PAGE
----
rshow55 - 05:46pm Apr 28, 2002 EST (#1838 of 1841) Delete Message

almarst , all the problems you describe are very important. And at one level, you're right that

"The only thing America can do is to offer the full and honest assistance to any solution acceptable to the majority of the Israelis and Palestinians."

But how to find that solution? Such a solution (if it is to be a 2-state solution - and that is what's being mostly discussed) it has to be a complicated, interedependent solution -- and getting to the solution will be complex -- about as complex a scripting a movie.

A key question, many times, has been "what would it take to make a movie?" MD1231 rshow55 4/10/02 11:28am - - - (if people knew how to script a believable, detailed movie about negotiating a stable mideast peace, with the facts in the movie right -- they might know enough to make a stable peace, for real.

To get a movie scripted, ready to go - takes a lot of talking -- a lot of backing and forthing -- and a lot of details that have to be put together all at once.

Myself, I think that if anybody had a solution, clearly crafted and proposed in detail, as a basis of discussion -- that would be a contribution.

I hope Friedman's right that the Israelis and Palestinians are ready to look hard for peace. Perhaps he is. Even at the very best, a lot of the details will have to be worked out together.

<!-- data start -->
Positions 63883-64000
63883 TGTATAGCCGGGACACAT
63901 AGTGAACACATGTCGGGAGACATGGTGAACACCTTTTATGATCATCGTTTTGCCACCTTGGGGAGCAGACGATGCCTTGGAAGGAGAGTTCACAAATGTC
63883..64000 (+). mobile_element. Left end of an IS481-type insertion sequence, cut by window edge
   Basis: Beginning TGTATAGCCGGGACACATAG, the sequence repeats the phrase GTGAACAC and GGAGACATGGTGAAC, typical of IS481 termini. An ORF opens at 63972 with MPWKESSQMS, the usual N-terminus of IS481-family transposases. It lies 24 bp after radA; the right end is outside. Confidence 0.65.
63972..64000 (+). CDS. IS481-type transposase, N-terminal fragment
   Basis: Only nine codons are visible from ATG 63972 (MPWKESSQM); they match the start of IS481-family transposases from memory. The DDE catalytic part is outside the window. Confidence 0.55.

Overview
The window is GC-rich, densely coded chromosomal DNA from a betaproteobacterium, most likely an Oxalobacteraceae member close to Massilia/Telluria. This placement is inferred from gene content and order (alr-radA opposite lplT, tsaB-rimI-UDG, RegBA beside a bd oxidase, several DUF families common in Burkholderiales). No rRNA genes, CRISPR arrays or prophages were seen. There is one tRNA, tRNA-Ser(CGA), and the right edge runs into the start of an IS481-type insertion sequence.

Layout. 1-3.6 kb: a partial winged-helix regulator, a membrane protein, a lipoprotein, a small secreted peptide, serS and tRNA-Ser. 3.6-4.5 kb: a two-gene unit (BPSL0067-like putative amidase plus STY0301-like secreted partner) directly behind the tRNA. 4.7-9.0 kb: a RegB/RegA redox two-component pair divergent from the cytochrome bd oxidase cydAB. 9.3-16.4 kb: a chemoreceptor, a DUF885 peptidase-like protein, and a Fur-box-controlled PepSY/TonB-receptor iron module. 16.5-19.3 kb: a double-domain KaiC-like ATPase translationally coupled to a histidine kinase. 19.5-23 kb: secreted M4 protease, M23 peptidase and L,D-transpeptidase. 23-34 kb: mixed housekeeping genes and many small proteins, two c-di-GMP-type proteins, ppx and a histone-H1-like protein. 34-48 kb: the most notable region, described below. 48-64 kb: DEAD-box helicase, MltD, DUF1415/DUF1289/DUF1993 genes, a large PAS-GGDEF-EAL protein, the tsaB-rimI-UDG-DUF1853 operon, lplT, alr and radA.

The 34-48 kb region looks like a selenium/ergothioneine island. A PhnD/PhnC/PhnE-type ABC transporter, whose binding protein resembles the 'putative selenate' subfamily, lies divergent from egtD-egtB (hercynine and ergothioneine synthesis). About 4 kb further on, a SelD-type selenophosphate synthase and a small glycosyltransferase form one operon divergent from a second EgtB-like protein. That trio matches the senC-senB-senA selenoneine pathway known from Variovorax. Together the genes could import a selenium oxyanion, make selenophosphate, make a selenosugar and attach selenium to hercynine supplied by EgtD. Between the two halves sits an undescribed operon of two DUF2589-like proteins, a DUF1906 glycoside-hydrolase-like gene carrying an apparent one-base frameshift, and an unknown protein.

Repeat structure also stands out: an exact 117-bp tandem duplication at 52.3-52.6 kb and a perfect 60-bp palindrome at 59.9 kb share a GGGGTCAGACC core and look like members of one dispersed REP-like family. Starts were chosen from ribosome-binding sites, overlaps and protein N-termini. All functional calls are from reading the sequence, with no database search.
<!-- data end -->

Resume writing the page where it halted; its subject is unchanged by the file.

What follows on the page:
In complex dealmaking, when you're trying to get a deal together, it often happens that, even in a "friendly" negotiation (and this isn't) each side needs its own representative. The US is not an impartial arbiter -- but it does have some detachment. It is allied with Israel, and everybody knows it.

If the Palestinians had another advocate (People from Russia and EU who are sympathetic) that might be very constructive. There would be detachment, but sympathy too. And lines of communication between representatives.

Often, in these things, representative have to "sell" their principles -- and be guided by them -- and eventually, complex deals get closed.

Or at least, in business and movie making, these kinds of things often work, and for deals as complicated as movies - closure is hardly thinkable without multiple, interlocked negotiatins between different representatives and principles.

Is this any simpler? If not, then this level of complexity may be necessary.

More Messages Recent Messages (3 following messages)

 Read Subscriptions  Subscribe  Search  Post Message
 Email to Sysop  Your Preferences

 [F] New York Times on the Web Forums  / Science  / Missile Defense







Home | Site Index | Site Search | Forums | Archives | Shopping

News | Business | International | National | New York Region | NYT Front Page | Obituaries | Politics | Quick News | Sports | Science | Technology/Internet | Weather
Editorial | Op-Ed

Features | Arts | Automobiles | Books | Cartoons | Crossword | Games | Job Market | Living | Magazine | Real Estate | Travel | Week in Review

Help/Feedback | Classifieds | Services | New York Today

Copyright 2002 The New York Times Company